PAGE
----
**Please note some readers may find the following content upsetting or triggering**
I didn’t choose to become an alcoholic. I never made a conscious decision to become an addict. It just sort of happened. During my four-year involvement with Barod, two as a service user in Swansea and now two as an employee with DDAS in Carmarthenshire, I don’t think that I have met someone who had less reason to take this path, but it still happened.
Alcoholic and addict are terms that I have never used to describe myself yet could easily have been attributed to me by others. After over four years of sobriety, with one solitary use of cocaine in the six months prior to that, I don’t believe that these words bear any resemblance to where I am in my life now.
I was clearly in denial about the scale of my issues with alcohol and drugs, to the point where it wasn’t until six months into my recovery, while preparing for a talk at a rehab facility, when a 100,000-word autobiography spilled out of me, that I was actually able to admit that my main reason for living over the previous twenty years had been to consume alcohol. I typed the following words before I fully comprehended what I was admitting to myself:
“Looking back now, I can see that it was around this time that a drink stopped being a reward for a day’s work. A day’s work became the justification for a drink or a session. I have been deluding myself for years, and it is only writing this now that I realise that my main reason for getting out of bed in the morning, since I was 20, has been to have a drink. Shit!”
The reasons behind my descent seem to stem from a lack of self-esteem and confidence and I found solace in alcohol, both as a reward system and as a source of brief respite from how I was feeling. As I slid further into depression and despondency, cocaine became the only way to get any positive feeling into my mind and my body. I took many other stimulants and empathogens, but it was cocaine that I took to. It is probably easy to look at this and say that this explains my twenty-five plus year struggle with anxiety and depression and nine suicide attempts. This has been a view taken by many a medical or mental health professional over the years. Unfortunately, I was experiencing very strong suicidal ideation and impulse by the age of ten or eleven, years before I ever used alcohol or any other drug. My alcohol and drug use doesn’t explain why I would spend time at that age on railway bridges urging myself to pluck up the courage to throw myself under the wheels of an approaching train. It seems to me that there is a perception that alcohol and drug use is always the cause of mental ill health, rather than ever being an attempt to self-manage it.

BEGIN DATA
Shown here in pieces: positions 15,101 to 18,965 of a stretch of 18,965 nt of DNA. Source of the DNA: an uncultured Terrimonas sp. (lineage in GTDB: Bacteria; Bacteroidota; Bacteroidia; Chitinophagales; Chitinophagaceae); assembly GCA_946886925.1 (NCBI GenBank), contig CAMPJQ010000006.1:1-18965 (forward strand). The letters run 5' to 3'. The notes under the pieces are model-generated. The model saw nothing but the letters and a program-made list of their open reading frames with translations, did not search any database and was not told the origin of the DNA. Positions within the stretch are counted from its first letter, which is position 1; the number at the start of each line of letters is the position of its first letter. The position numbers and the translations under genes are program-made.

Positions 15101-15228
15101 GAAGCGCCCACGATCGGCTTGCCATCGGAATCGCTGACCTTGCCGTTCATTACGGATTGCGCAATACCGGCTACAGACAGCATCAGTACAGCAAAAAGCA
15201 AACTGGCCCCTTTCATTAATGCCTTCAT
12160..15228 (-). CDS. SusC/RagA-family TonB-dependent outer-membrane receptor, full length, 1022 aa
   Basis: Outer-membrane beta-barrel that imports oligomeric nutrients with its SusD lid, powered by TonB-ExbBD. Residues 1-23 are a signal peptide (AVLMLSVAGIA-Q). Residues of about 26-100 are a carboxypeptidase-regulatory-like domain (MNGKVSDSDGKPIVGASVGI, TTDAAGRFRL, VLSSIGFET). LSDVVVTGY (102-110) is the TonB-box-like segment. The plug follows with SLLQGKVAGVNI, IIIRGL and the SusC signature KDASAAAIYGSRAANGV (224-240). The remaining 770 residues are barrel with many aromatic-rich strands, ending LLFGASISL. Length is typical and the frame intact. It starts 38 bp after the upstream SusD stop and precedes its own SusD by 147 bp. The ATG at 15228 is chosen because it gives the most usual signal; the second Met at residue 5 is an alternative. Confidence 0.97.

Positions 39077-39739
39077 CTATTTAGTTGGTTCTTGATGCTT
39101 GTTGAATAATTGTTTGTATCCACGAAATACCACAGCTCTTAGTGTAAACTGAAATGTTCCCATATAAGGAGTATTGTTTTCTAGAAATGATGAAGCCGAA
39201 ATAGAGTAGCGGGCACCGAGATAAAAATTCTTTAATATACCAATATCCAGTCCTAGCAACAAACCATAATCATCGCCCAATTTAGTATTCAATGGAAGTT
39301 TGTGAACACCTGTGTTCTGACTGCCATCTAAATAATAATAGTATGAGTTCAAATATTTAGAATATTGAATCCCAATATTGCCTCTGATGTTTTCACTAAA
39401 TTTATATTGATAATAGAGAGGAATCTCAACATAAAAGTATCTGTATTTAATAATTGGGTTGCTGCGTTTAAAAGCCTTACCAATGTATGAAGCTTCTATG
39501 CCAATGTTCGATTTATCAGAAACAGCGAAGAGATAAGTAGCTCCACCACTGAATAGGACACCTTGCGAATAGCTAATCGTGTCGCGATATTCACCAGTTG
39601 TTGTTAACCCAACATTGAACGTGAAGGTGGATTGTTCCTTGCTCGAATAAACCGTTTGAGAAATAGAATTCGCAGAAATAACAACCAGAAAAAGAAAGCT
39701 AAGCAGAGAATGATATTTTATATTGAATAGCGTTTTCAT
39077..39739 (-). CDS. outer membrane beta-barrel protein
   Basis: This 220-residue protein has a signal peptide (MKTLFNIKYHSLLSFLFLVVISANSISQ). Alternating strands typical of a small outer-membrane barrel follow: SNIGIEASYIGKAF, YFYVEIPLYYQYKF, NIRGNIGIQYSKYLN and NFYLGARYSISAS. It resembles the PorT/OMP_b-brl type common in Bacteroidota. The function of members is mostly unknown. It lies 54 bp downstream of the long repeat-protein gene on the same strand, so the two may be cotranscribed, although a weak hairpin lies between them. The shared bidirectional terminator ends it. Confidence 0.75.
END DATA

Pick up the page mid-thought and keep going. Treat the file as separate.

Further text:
Stephen now works for Dyfed Drug and Alcohol Service (DDAS) as an Active Treatment Worker.